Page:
Fin whales are back.
Whales, which were nearly hunted to extinction, have returned in large numbers to their ancestral feeding grounds off the coast of Antarctica, according to research published Thursday.
In the journal Scientific Reports, researchers for the first time shared details of massive feeding frenzies among fin whales near Elephant Island. More than once, they observed around 150 whales, butting and diving with their mouths open, swallowing krill.
The scientists also completed abundance estimates and found a higher concentration of fin whales there than in other regions known for sightings, including off the California coast.
Previous research suggests that only 1% to 2% of fin whales survived commercial whaling, which took off in the southern hemisphere in the early 20th century and continued until restrictions in the 1970s.
Documentation of feeding frenzies in densely populated waters where whales gathered generations ago and before they were hunted on an industrial scale suggests that the species has rediscovered important habitat and that the population is recovering.
The species’ strong return to krill-rich feeding grounds is “raising hope that fin whales are on their way to pre-exploitation numbers,” the researchers wrote in the Scientific Reports article.
Video footage of the “aggregation” of fin whales, as researchers call it, first came to public attention in a 2019 BBC documentary series called “Seven Worlds, One Planet” which was narrated by David Attenborough, the famous British naturalist and broadcaster. The researchers on the Scientific Reports article, collaborating with the documentalists, added new data and additional analyzes of the whales.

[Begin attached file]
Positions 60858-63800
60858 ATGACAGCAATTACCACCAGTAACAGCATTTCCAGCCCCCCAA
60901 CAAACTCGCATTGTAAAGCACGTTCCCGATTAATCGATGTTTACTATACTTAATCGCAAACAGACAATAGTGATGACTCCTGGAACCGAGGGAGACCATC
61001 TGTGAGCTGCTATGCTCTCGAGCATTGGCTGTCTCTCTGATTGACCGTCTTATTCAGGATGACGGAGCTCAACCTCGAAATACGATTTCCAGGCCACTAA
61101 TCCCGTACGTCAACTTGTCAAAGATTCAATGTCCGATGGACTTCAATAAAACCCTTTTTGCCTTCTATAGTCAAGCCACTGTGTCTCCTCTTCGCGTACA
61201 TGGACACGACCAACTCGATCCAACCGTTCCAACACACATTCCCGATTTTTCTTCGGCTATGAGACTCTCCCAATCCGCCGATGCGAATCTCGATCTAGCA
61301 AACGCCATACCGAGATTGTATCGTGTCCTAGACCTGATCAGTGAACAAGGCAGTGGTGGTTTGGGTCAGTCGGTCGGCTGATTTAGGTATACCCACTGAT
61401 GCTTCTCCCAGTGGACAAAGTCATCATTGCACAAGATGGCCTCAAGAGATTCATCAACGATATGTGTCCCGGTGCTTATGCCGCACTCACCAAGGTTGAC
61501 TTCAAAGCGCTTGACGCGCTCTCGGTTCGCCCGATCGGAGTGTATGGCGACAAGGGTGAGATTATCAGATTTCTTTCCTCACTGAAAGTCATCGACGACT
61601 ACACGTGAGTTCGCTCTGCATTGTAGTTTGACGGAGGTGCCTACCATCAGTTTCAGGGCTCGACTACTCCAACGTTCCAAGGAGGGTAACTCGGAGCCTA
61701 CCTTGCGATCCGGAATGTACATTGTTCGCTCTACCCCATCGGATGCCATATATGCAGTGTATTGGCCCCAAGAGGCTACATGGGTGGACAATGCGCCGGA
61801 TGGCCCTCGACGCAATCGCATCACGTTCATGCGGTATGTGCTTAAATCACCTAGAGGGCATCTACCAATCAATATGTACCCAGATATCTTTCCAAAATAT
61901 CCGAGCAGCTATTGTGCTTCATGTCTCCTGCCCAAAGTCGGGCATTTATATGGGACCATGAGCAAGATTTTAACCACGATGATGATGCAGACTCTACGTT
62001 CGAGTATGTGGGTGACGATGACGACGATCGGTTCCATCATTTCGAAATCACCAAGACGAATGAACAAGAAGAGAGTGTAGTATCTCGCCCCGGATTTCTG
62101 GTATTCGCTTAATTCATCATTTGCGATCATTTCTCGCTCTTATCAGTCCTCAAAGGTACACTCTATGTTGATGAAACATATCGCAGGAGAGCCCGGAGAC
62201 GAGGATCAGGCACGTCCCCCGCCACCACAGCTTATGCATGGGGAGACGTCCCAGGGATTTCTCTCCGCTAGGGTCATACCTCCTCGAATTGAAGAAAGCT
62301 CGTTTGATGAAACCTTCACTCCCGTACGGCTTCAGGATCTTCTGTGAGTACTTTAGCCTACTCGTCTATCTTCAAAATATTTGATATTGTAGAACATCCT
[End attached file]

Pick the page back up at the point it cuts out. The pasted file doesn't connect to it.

“I had never seen so many whales in one place before and was absolutely fascinated to see how these massive groups fed,” study co-author Bettina Meyer, a biologist and professor at the Alfred Wegener Institute, said in a news report. release.
Fin whales, once considered endangered by the International Union for Conservation of Nature, became “vulnerable” in 2018. The International Whaling Commission is in charge of setting global catch limits for commercial whaling. .
The quota for fin whales dropped to zero in 1976, the study says. In 1982, the commission decided to stop all commercial whaling. Iceland, Norway and Japan are among the nations that have commercially hunted whales since then.
Scientists and other observers began noticing an increase in sightings of fin whales in the waters between South America and Antarctica in the early 2000s, and had long suspected that the area near Elephant Island was becoming at a hotspot for fin whales.
In the Scientific Reports study, researchers quantified the presence of fin whales using a helicopter aboard an icebreaker ship. Flying allowed the researchers to survey and collect data on the whales from above and determine the density of the creatures.
Many species of whales pass habits or information about feeding sites from generation to generation. Research suggests that whales pass this information through their mothers.
The location of feeding sites in Antarctica could have been lost to generations of fin whales until now because their populations were so decimated and disconnected by whaling, the study suggests.
“…This could be a good sign that, nearly 50 years after the commercial whaling ban, the population of fin whales in Antarctica is recovering,” Meyer said.
The study says the presence of the whales could have environmental benefits because they recycle nutrients from their waste that benefit the growth of phytoplankton, which form the base of the food web in Antarctic waters.